At SXSW, Hipsters Look for Healthcare Tech Tipping Point

Scott Mace, for HealthLeaders Media , March 13, 2012

At SXSW, Microsoft threw the biggest party and the entry ticket let you try out an array of cyber-experiments, including a Kinect-powered robot-boxing clash. For added kicks, there was even old-school Austin ladies' roller derby.

At the more sedate campus, where healthcare tech was being scrutinized, Golinkoff talked of Aetna's mission to "use information to try to help what the physician and patient are trying to accomplish be more likely to happen."

He echoed familiar payer themes such as making patients more active participants in their healthcare, and demanding both better quality and lower costs. The consumer tech industry is responding with a flurry of health-related apps.

Other apps are embracing healthcare uses. As many health plan deductibles top $1,000, consumers are turning to non-traditional resources such as Yelp, which sent a vice president to SXSW to defend its use to rate doctors.

No one here seemed to be able to predict exactly what tipping point will totally disrupt the current healthcare system, but strikingly, some were betting on some viral smartphone app like iTriage—a symptom tracker that rates healthcare facilities on their treatment records—having a bigger impact than any federal mandates or industry standards.

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2 comments on "At SXSW, Hipsters Look for Healthcare Tech Tipping Point"

PJoseph (3/14/2012 at 10:54 AM)
Hey, Tom Noland and Shankar Ram of Humana. If Humana is serious about really helping customers, why did you send me, a long-time Humana customer, a paper calendar with pretty pictures on it? Is that an idea from your innovation center? How does that help me be healthier? How does that reduce healthcare costs? Is sending me a calendar the best way to spend your 20%? I don't think so. For your innovation center, hire people from Zappo's and Netflix, not healthcare, who really know how to motivate me to change my behavior, reward me for doing what's best, and make me feel good about it. Align your SXSW speeches with action, please. Change to healthcare delivery cannot happen without bringing in successful people from OUTSIDE healthcare.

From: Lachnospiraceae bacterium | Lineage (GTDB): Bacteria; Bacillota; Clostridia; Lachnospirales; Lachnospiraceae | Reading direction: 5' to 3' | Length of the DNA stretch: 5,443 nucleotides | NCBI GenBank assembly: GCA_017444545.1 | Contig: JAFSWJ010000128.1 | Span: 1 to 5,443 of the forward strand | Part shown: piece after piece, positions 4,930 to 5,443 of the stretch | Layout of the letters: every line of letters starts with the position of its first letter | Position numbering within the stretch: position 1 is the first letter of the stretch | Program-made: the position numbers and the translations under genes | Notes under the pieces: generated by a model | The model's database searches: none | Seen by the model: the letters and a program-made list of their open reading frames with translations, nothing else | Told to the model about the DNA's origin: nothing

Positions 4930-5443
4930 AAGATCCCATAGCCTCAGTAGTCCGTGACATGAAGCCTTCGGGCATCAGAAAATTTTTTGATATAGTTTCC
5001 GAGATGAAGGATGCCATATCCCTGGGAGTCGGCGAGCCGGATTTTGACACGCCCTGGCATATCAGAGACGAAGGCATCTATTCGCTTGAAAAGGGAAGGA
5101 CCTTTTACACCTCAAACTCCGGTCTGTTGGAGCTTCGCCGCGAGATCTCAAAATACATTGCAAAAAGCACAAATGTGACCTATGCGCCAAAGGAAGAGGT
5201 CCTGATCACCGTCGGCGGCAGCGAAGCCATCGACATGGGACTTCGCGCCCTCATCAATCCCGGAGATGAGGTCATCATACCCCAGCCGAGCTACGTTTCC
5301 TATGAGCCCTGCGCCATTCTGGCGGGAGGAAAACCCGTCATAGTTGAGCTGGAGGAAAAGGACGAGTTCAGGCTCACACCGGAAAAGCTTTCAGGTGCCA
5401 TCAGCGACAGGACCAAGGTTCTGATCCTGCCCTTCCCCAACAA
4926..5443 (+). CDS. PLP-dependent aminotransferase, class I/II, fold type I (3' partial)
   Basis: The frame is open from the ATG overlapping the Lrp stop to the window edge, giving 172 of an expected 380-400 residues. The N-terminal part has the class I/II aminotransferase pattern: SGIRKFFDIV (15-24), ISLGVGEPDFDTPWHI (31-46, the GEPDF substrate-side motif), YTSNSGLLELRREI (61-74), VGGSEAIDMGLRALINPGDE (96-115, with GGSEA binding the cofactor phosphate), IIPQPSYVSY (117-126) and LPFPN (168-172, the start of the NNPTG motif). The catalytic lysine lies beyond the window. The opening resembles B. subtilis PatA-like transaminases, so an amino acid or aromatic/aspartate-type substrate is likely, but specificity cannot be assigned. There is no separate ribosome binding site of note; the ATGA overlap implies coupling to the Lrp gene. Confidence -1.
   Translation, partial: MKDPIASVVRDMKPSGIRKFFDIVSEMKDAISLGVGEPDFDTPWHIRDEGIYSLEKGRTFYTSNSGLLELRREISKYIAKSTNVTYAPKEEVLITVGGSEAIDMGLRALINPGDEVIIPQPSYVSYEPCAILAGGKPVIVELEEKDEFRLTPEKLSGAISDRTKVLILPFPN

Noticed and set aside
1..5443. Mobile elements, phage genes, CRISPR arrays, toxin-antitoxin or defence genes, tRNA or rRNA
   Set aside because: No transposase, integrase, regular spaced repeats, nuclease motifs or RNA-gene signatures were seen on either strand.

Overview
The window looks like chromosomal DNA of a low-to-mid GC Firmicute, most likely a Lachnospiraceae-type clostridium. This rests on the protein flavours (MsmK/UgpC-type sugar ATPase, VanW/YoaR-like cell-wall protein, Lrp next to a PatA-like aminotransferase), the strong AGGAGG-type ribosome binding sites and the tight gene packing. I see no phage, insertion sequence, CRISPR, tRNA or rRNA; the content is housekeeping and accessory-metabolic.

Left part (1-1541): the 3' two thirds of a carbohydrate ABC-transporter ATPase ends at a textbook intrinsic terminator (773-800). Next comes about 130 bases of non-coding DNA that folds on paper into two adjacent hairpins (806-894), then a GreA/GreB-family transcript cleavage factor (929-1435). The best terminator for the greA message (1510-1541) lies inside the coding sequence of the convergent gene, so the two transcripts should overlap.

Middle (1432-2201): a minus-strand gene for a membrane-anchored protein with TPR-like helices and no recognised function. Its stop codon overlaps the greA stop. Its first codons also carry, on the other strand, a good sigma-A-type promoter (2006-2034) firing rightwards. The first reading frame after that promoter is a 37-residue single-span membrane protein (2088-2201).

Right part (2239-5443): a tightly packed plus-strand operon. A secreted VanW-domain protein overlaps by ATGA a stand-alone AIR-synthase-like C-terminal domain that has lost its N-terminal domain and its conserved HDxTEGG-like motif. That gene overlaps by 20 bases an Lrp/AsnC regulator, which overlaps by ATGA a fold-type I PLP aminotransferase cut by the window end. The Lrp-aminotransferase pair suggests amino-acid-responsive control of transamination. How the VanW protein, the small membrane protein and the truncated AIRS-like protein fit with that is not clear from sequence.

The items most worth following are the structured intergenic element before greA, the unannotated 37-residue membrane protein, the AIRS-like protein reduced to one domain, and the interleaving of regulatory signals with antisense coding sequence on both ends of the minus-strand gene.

Doug Naegele (3/14/2012 at 9:37 AM)
The line "Smartphones are no panacea..." is a great one, in that it acknowledges that not all patients are healthy, upper-income iPhone users. SmokefreeTXT, a product Infield Health built for the National Cancer Institute, works on SMS specifically to reach a non-smartphone market: teens. Let's remember that the very people who need health advice are sometimes not carrying shiny iPhone 4S's. Doug Naegele Infield Health




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